Golf? What golf? Kierland Golf Club in Scottsdale focuses on the "experience"
SCOTTSDALE, Ariz. - With the cool blast of your personal air conditioning unit hitting the back of your neck, you head for the closing stretch. The sounds of Irish bagpipes hit the air, adding a sense of theater to every shot.
It's just another day at Kierland Golf Club. They do things a little different here, a little more unusual, a little more dramatic. You might not remember a host of holes from this largely resort-course-forgiving, Scott-Miller-designed three sets of nines. But they'll make sure you remember the day.
"Let's face it, golf's not always that exciting," Kierland Head Professional Ryan Eckroat said. "Especially if you're not playing very well. If you're not hitting it well, it can turn into a long day. We want to make sure our players enjoy it as much as they can.
"We try to make it about the experience. We try to give golfers something else besides just another good golf course. It's your vacation. And those hours on the course can add up to a big chunk of that vacation. We want to make sure that overall experience is good, something you'll remember, no matter what you shoot."
Kierland is one of the 200-plus courses in a Scottsdale-Phoenix area that is the resort golf capital of world, one that understands that sticking out is not always about that great risk-reward par 5.
Hence, the Irish bagpiper who sets up behind the Westin Kierland Resort, right near No. 9 on the Acacia nine. He plays late in the afternoons, adding another bit of dash to the setting sun. The pipes particularly resound over the last three to four holes of the Acacia Course. The bagpipes are also wailing early Saturday and Sunday mornings, providing some extra zest to that warm-up session on the range.
"I always play better on that Acacia finishing stretch when the bagpiper's playing," Eckroat said, grinning. "There's just something about hearing that noise that makes you think of the history of golf."
Or at least the history of funny-looking musical instruments.
But Kierland hardly stops at the bagpiper. It also goes high tech with air-conditioned carts. Each cart has two small air-conditioning units attached to the back, one behind each passenger. These units blow cold air on the back of your neck, turning on and shutting off themselves every time you step in and out of the golf cart.
As Eckroat said, "It's not going to make you forget it's hot." It won't even come close on one of those 115-degree summer Scottsdale days. But it does add another touch of creature comfort, a reprieve if only for an instant.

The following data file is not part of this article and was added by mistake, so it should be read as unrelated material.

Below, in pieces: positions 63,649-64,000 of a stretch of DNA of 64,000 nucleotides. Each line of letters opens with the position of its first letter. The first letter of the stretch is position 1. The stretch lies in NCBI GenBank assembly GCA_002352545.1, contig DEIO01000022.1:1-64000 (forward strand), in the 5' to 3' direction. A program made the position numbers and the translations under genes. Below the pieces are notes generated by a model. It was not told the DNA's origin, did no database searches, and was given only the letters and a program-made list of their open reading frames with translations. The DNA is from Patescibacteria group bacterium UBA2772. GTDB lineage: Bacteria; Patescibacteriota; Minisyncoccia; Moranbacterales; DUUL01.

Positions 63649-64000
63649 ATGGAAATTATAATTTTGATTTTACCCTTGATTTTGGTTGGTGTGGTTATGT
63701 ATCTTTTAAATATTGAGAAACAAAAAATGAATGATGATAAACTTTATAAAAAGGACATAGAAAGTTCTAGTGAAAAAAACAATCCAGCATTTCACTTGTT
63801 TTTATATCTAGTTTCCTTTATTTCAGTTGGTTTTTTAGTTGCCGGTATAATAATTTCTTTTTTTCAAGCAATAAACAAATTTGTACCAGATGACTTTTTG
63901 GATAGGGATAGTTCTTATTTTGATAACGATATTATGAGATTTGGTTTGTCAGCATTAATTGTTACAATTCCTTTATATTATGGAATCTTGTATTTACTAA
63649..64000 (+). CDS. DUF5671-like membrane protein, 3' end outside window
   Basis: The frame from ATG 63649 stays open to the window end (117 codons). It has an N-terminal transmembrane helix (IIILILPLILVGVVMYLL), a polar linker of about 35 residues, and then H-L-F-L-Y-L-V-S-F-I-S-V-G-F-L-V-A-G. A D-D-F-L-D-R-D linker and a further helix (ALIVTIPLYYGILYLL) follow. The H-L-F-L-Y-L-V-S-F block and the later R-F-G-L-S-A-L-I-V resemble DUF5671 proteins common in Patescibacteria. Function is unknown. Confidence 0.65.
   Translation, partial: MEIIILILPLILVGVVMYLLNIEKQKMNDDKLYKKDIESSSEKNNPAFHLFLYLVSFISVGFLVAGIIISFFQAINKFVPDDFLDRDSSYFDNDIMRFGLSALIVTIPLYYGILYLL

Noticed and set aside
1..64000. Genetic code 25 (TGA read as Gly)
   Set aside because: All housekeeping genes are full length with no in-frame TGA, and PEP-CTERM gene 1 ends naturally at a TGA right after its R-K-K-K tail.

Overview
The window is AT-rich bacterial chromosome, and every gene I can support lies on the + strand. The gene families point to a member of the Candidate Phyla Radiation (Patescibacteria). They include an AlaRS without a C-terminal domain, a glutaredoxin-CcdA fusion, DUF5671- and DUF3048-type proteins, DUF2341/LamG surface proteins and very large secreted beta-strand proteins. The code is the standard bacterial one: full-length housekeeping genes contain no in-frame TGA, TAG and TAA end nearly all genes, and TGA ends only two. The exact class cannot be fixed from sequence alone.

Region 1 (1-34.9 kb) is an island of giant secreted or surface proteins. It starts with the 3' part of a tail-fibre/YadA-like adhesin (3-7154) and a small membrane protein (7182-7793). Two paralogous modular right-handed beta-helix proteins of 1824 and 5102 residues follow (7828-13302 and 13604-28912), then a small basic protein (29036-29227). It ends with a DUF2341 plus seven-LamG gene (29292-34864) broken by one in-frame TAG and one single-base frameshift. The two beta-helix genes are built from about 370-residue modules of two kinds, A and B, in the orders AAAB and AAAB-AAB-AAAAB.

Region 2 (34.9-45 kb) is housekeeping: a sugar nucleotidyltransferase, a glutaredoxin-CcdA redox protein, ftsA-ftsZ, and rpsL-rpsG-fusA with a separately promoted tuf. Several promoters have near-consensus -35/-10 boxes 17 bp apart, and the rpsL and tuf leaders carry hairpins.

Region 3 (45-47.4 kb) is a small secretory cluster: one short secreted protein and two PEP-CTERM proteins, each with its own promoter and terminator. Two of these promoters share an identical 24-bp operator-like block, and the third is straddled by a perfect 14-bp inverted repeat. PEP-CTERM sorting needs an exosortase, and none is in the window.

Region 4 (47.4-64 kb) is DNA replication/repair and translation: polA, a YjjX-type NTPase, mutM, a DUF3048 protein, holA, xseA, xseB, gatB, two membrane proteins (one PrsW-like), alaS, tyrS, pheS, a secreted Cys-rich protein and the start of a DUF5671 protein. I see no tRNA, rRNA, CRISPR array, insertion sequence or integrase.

And it turns out golfers might like gimmicks. For in heavily promoting the air conditioned carts, Kierland increased its summer rounds significantly, without engaging in any of the constant price slashing that other courses often turn to in the heat.
With its bagpiper, air conditioned carts and experiments with Segway scooters as golf carts, Kierland's attracted a reputation as something of a different thinker in Phoenix-Scottsdale golf. Maybe that explains why the crowd seems to be a little more diverse here. On this afternoon, there were more women, beginners and juniors out playing Kierland's three nines than you see at many Arizona golf courses in an entire week.
These are players like Heather Brinsky, a New Yorker, playing the second round of her life. The first round: On Kierland a few months ago on another business trip.
"I like how the staff treats me," said Brinsky, who was playing with three work colleagues (two of them golf first-timers). "It's not as intimidating as a lot of golf courses. And it's easy to come out and play nine on a work day. You just sneak out of that conference a little early and you're here, having fun."
All part of the experience, of course. Maybe Kierland can put together a Playing Conference Hooky package. It would fit right in.
Kierland Golf Club: The verdict
For the golf part of Kierland experience, you get a Scott Miller design. Miller is the Arizona architect behind the buzz-generating We-Ko-Pa Golf Club. While none of Kierland's nines are going to merit that kind of drama comparison, Miller does pull off a satisfyingly entertaining, hacker-friendly play.
Especially if you make sure the Acacia nine is part of your day.
Acacia is the best of Kierland, particularly its last three holes. No. 7 is a 374-yard par-4 that lets the good golfer go with a 3-wood or 5-iron off the tee and a lob shot to a green. Of course, that approach is anything but anxiety free with as many bunkers flanked around the green as members of a rapper's entourage. No. 8 is a 219-yard par 3 with its tees looking down at the fairway and its fairway looking up at a green on a ridge.
It's all leading up to No. 9, a 531-yard par 5 with a sizable drop down to the fairway, a second shot where you aim at the Imagination statue (it looks like a swan) in the water to the left and traverse a narrow fairway with a few dips. All the while, the Westin Kierland Resort looms in the background. This is a hole designed solely to be in postcards and marketing brochures.
Which doesn't mean it can't be fun to play.
It turns out the actual golf may be part of the experience too. Who knew?
January 10, 2006